Review Summary: After years as a duo, Jedi Mind Tricks sound rather awkward as a trio.
The regain of an old member is usually a welcomed celebration. Cheers come from the fan and the band gains more popularity than ever. The band does better than ever with their new material, and by the time they dump the old member, it’s too late, they already have solidified their place as a quality band. This, unfortunately, is not the case. After years of just Vinnie Paz rapping and Stoupe the Enemy of Mankind producing and making the beats, the duo had fit together perfectly, creating incredibly dark, emotional, yet complex hip hop. However, with the return of Jus Allah, who made them essential listening early on in their career (on their best album Violent By Design
), Jedi Mind Tricks tries to fit Jus Allah back into the group, and on A History of Violence
, he sounds just awkwardly pushed in.
That’s really the only problem with A History of Violence
, but it strikes on just about every song, making just about everything a bit hard to listen to. Jus Allah has declined as an MC, and while he does have the occasional hip hop quotable, he mostly resorts to the angriest and most disjointed flow this side of Immortal Technique and using rather profane language, even by Jedi Mind Tricks standards. Vinnie Paz, whom used to put at least some heart into his music, also seems to follow this pattern, while contributing to a few songs with some sort of effort (“Trail of Lies”, “Death Messiah”), he for the most part also downgrades his rapping to angry ranting and gun talk, just to make Jus Allah feel welcomed back. “Deathbed Doctrine” is the worst case of this, and for the most part, the two rappers just sound like they are shouting and acting all pi
ssed off, with no regard toward a decent concept or idea.
But everything else is just excellent. Stoupe the Enemy of Mankind is an excellent producer and beat maker, making some of the darkest beats that Jedi Mind Tricks have ever had. This album continues the bleak, depressing atmosphere that consumed Servants In Heaven, Kings In Hell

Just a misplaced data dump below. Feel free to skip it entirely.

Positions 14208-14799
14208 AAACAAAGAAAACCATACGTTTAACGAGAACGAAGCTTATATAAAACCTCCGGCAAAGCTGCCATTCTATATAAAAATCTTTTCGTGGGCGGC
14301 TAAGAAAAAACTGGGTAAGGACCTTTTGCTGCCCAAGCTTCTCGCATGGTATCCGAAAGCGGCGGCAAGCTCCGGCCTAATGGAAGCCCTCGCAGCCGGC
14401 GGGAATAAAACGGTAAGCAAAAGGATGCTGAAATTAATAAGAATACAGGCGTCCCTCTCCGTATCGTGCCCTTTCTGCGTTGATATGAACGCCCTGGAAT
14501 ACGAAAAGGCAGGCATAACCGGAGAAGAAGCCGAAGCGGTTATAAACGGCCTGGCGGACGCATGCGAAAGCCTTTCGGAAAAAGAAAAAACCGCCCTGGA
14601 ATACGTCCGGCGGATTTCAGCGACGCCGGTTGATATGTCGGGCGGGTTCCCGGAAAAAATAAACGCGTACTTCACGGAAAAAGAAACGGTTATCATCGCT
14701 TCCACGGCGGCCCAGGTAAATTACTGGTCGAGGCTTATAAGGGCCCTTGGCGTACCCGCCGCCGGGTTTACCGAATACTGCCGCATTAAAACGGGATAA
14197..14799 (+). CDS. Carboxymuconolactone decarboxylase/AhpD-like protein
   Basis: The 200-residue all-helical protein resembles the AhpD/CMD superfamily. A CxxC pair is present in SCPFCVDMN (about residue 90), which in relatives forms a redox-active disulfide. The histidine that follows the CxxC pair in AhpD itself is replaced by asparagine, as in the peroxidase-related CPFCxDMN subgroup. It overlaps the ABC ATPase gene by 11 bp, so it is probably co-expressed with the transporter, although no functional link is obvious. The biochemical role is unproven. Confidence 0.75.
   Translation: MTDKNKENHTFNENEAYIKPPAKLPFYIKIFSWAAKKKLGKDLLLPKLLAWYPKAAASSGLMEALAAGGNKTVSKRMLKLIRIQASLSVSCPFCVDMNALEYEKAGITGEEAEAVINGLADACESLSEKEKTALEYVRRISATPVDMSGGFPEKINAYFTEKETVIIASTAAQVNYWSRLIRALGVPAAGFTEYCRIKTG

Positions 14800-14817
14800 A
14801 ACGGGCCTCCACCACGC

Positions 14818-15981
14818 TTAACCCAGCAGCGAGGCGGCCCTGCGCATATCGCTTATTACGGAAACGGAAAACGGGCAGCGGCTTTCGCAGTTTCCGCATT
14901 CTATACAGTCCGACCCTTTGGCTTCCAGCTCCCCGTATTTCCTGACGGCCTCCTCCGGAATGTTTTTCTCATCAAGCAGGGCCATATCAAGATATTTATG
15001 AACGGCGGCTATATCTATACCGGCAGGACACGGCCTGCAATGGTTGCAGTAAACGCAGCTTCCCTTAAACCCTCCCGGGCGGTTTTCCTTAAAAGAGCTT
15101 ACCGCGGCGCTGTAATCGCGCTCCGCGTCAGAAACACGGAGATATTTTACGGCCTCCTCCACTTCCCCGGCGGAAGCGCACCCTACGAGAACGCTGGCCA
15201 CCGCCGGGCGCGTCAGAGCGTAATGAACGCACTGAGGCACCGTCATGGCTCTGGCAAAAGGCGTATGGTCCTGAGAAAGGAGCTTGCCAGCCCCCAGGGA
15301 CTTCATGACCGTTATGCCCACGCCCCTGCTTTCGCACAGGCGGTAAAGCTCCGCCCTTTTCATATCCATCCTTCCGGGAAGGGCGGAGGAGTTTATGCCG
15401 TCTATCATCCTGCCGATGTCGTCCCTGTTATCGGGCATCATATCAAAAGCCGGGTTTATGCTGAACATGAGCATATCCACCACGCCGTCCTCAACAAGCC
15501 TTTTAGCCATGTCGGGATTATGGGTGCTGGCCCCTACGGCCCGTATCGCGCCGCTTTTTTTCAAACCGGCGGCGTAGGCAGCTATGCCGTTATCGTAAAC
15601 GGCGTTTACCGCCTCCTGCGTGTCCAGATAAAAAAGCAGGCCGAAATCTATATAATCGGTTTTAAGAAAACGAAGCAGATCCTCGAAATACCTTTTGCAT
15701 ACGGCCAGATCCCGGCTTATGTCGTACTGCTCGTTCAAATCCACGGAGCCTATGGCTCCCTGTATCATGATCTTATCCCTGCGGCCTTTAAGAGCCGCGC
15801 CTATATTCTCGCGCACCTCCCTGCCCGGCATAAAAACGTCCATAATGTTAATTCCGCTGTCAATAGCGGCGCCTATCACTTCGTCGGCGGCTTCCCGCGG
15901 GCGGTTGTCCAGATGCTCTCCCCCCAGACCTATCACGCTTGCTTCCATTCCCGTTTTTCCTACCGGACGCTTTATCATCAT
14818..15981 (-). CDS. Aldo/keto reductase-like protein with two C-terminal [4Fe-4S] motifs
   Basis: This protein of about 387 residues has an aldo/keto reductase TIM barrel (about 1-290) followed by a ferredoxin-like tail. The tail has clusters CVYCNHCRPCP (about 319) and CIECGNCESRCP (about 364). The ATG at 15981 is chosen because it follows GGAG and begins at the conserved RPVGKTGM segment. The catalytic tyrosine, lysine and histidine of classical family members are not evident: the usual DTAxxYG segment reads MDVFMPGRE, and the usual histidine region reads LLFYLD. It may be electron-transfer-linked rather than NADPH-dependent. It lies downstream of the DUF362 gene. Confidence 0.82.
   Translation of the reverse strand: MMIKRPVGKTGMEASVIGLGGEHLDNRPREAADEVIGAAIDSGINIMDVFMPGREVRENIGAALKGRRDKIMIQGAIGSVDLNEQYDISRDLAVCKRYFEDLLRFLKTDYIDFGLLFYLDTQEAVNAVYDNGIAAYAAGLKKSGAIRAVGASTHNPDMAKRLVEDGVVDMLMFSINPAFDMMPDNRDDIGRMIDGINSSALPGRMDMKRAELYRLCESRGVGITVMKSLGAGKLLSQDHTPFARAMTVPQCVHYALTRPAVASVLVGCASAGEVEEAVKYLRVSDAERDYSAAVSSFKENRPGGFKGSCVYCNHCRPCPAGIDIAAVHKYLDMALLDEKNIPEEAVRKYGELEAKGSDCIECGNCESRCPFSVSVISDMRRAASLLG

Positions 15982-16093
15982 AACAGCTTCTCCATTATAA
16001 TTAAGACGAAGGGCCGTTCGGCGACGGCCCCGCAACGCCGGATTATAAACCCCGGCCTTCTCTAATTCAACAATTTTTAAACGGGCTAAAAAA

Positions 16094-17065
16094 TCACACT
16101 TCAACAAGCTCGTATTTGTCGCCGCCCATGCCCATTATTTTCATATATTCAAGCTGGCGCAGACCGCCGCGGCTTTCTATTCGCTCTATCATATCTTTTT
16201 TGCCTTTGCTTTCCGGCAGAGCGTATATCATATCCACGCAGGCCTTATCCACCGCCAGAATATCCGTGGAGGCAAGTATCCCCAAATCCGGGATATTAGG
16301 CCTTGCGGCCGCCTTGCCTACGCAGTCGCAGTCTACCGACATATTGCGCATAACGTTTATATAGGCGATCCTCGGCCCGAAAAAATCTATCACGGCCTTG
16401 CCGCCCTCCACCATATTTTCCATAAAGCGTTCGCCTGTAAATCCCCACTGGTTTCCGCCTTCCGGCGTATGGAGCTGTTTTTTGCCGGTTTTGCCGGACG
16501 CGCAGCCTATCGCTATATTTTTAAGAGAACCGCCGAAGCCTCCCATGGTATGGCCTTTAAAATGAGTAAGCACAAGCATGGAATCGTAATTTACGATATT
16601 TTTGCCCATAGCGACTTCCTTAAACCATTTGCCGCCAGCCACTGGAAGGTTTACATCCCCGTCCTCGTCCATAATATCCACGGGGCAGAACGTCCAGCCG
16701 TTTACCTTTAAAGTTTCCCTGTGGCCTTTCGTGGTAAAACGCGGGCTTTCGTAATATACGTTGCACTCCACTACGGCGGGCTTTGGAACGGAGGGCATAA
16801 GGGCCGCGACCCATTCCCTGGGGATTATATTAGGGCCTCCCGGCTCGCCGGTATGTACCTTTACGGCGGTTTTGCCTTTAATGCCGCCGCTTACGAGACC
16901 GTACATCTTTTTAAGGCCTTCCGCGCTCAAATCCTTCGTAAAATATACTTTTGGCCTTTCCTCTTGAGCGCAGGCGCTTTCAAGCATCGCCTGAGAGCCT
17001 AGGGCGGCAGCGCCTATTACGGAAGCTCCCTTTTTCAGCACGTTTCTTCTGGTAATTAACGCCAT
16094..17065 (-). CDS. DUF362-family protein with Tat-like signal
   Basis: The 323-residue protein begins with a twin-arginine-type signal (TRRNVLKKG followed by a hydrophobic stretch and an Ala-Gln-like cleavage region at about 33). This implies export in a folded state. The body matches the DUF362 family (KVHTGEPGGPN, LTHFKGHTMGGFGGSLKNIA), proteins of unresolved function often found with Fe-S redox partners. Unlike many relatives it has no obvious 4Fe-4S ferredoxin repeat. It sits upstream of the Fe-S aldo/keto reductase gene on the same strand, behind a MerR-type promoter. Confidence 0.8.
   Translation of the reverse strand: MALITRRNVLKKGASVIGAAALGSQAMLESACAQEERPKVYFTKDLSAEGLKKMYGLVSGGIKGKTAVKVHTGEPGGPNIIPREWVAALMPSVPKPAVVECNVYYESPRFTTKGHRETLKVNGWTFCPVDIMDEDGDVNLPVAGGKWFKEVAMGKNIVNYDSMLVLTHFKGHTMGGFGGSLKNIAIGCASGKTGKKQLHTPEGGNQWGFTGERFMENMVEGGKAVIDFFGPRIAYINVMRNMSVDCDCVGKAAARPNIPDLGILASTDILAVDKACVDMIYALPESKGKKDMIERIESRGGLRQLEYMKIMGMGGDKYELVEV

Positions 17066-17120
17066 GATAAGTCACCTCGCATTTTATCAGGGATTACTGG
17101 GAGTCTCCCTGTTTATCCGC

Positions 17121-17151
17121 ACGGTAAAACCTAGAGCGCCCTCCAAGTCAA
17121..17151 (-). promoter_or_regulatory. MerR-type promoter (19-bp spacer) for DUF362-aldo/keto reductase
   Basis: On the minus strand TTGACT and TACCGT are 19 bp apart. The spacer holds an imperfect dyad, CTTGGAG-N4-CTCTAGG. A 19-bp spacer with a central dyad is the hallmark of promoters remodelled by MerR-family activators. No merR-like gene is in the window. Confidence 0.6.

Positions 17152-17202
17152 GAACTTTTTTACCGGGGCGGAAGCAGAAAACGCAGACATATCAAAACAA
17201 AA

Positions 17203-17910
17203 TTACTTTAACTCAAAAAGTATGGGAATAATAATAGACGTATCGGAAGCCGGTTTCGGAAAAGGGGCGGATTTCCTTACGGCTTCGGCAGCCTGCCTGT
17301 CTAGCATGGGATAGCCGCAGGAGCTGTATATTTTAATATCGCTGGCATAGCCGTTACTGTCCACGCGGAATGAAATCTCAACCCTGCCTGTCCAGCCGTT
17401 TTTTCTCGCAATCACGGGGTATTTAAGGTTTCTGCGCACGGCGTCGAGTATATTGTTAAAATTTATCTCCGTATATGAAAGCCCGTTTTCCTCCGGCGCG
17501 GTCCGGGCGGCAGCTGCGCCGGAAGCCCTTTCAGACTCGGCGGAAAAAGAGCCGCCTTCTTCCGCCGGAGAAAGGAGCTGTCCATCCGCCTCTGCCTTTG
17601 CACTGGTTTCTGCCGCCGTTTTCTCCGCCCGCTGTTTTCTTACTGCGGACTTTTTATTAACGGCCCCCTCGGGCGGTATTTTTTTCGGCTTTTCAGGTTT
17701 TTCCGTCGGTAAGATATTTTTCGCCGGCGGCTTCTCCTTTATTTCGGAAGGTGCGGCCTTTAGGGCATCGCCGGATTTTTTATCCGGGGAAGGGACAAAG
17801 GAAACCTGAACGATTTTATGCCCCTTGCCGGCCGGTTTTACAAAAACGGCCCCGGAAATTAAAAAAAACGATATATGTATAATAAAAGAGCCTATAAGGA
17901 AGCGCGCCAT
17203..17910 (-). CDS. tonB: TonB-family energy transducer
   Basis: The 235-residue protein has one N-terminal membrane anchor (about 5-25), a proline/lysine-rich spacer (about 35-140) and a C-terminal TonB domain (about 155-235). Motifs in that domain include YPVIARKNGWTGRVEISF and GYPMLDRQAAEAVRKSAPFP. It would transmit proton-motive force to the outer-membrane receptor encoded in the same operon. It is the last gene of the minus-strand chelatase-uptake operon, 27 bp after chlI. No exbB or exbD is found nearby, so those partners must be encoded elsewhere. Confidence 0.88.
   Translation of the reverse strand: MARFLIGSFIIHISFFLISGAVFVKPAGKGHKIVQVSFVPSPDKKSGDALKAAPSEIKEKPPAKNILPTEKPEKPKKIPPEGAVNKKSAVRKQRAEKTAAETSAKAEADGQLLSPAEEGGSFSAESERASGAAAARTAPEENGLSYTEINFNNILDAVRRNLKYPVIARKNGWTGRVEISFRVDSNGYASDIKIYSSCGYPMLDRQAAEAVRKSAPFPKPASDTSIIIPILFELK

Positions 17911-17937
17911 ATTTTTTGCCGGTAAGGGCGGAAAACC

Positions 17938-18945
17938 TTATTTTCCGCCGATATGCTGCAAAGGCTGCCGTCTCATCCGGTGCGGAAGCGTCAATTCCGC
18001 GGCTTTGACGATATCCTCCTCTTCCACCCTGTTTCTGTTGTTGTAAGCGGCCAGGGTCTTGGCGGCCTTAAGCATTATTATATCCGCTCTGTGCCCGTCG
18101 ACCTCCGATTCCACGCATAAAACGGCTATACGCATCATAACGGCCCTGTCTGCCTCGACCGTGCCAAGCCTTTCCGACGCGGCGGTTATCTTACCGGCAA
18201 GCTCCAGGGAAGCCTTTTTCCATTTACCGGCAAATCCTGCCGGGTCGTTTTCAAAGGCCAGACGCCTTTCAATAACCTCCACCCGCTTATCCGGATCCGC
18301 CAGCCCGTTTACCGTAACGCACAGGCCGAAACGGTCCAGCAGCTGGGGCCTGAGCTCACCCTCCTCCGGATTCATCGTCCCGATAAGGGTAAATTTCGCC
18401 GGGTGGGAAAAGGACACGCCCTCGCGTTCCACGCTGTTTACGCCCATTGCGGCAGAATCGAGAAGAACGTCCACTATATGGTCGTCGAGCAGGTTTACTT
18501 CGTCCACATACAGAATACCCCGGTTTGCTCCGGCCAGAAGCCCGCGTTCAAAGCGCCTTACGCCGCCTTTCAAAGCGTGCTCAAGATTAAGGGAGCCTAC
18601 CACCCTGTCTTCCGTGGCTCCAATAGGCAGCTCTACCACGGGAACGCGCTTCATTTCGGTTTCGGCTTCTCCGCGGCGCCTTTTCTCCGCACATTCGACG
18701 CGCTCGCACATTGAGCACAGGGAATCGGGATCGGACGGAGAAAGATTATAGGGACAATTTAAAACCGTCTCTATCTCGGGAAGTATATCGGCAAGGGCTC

. The biggest example of this is on the song “Monolith”, where Stoupe manages to use congas to create a tropical atmosphere, while the withering female vocal sample makes things gloomy, making for an excellent blend of atmospheres. The album also flows very well from beginning to end, and unlike some of what actually goes on in some songs between Vinnie and Jus, isn’t awkward in the least. The deadly gang bangers “Deathbed Doctrine” and “Deadly Melody” flow right into the melancholic “Monolith”, and the rather violent “Butcher Knife Bloodbath” flows into the mechanically withering instrumental “The Sixth Gate Shines No More”.
All this however, doesn’t really save A History of Violence
. There are a few political and emotional songs, and ultimately this is where Jedi Mind Tricks works best, but most of the rest of the album just sounds awkward due to the return of Jus Allah. A History of Violence
is only for true fans, as most will feel confused, as they’ve spent so long just hearing Vinnie Paz rapping alone. Maybe after this release, Jedi Mind Tricks will realize that Jus Allah is just way past his prime, and they will get rid of him. For quality sake, I hope they really do.
2.6 out of 5